And yet, it is hard to deny the effort the church has made to franchise church life. In fact, a church in town has started offering a "30 minute worship experience"--the equivalent of a drive-thru pit stop for spirituality, not the organic communal church life I've enjoyed my whole life and see demonstrated in the Scriptures. Authors Smith and Pattison compare the "mega-church" phenomena to the methods of food production and distribution that h
...more
Sharolyn
I love this approach to church. I love how holistic it is! I think this is so needed and necessary and a great antidote to past-faced, modern, capitalist, consumerist life. It's slow though and the results take time. (Slow church I mean, not the book. The book is easy to read.) Patience is required. Commitment is essential. In fact the kind of I Corinthians 13 love we talk about at weddings is necessary for the local and broader church community. I started this book some time ago and then got di ...more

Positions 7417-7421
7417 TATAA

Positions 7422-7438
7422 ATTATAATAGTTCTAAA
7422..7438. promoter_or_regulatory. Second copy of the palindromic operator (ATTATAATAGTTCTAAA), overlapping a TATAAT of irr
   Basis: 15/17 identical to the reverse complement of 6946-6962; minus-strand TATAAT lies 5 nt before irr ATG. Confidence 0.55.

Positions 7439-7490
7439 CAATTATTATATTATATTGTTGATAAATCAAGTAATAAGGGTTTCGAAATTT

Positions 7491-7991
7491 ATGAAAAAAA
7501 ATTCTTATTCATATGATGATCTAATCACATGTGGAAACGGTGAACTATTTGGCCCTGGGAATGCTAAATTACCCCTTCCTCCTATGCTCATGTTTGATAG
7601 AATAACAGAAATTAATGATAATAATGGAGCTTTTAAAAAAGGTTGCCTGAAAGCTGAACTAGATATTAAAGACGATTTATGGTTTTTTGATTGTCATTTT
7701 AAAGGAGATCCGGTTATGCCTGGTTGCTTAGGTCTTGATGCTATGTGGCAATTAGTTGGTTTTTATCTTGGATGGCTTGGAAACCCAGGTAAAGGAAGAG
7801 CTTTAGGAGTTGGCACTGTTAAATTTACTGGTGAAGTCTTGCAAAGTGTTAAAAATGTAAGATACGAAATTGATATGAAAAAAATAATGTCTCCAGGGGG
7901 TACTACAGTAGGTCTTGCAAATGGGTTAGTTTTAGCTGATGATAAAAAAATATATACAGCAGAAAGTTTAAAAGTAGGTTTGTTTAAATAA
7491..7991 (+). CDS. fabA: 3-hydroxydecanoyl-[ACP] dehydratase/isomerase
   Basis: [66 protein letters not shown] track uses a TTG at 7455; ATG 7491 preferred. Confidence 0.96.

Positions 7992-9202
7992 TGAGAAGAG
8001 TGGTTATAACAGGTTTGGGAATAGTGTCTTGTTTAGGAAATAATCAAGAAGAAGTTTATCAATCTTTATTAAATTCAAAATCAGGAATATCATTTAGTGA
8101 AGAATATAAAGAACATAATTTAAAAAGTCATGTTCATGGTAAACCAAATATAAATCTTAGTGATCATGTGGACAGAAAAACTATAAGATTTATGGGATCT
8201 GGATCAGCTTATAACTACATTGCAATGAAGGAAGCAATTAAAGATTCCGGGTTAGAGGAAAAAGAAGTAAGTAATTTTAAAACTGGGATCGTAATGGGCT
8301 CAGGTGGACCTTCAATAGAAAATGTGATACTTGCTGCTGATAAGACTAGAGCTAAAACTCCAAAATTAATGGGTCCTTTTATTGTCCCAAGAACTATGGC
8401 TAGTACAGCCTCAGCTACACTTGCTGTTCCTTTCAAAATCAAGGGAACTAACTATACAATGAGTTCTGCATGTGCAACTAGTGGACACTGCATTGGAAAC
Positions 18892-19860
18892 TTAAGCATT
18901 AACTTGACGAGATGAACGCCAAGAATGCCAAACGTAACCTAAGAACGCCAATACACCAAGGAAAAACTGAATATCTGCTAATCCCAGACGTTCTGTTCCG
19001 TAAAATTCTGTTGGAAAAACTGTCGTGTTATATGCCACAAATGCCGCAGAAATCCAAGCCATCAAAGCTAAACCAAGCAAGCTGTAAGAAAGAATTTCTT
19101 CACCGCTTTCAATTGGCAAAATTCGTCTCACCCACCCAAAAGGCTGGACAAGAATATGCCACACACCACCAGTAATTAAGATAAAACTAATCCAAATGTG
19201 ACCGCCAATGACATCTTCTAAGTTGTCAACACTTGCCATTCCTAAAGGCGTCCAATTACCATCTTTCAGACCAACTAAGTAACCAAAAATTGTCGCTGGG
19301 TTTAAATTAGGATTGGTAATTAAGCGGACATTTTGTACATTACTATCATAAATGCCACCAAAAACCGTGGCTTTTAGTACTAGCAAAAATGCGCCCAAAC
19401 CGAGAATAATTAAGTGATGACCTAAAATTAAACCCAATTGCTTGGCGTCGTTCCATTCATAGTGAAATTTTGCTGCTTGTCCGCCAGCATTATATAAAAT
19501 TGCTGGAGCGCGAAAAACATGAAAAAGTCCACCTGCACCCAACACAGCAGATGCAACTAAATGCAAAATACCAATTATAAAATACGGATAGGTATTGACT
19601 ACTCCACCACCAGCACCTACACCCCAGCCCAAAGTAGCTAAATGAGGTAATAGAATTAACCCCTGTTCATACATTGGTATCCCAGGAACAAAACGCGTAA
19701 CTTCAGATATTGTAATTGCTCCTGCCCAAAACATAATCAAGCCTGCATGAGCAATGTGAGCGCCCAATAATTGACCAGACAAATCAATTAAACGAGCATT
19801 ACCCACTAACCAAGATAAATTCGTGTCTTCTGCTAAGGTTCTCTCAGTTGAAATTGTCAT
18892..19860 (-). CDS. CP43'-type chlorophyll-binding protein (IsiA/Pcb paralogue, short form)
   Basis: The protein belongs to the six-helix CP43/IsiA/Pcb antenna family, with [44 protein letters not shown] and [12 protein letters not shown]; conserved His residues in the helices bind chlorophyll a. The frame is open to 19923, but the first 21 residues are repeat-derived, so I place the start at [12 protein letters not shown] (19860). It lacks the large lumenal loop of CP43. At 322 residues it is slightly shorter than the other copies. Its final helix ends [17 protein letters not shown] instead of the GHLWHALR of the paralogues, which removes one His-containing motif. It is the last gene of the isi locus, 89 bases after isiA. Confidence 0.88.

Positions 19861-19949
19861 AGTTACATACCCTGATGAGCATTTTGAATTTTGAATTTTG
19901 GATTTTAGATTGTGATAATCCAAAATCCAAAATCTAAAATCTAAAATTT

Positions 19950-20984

Bob
May 03, 2015 rated it it was amazing
Slow Church by C. Christopher Smith and John Pattison, Downers Grove: InterVarsity Press, 2014.

Summary: This book argues that the church has been "McDonald-ized" and that just as the Slow Food movement has returned to embracing food that is good, clean, and fair, so the church needs to embrace an ethic of quality, an ecology of reconciliation, and an economy of abundance.

Slow church. That's not what I wanted when I was growing up. I wanted to get my weekly dose of church and get on to more inter
...more
Tim
Jun 30, 2014 rated it it was amazing
Slow Church was written for this reason: "Instead of cultivating a deep, holistic discipleship that touches every aspect of our lives, we've confined the life of faith to Sunday mornings, where it can be kept safe and predictable, or to a 'personal relationship with Jesus,' which can be managed from the privacy of our own home. Following Jesus has been diminished to a privatized faith rather than a lifelong apprenticeship undertaken in the context of Christian community." Against an efficient an ...more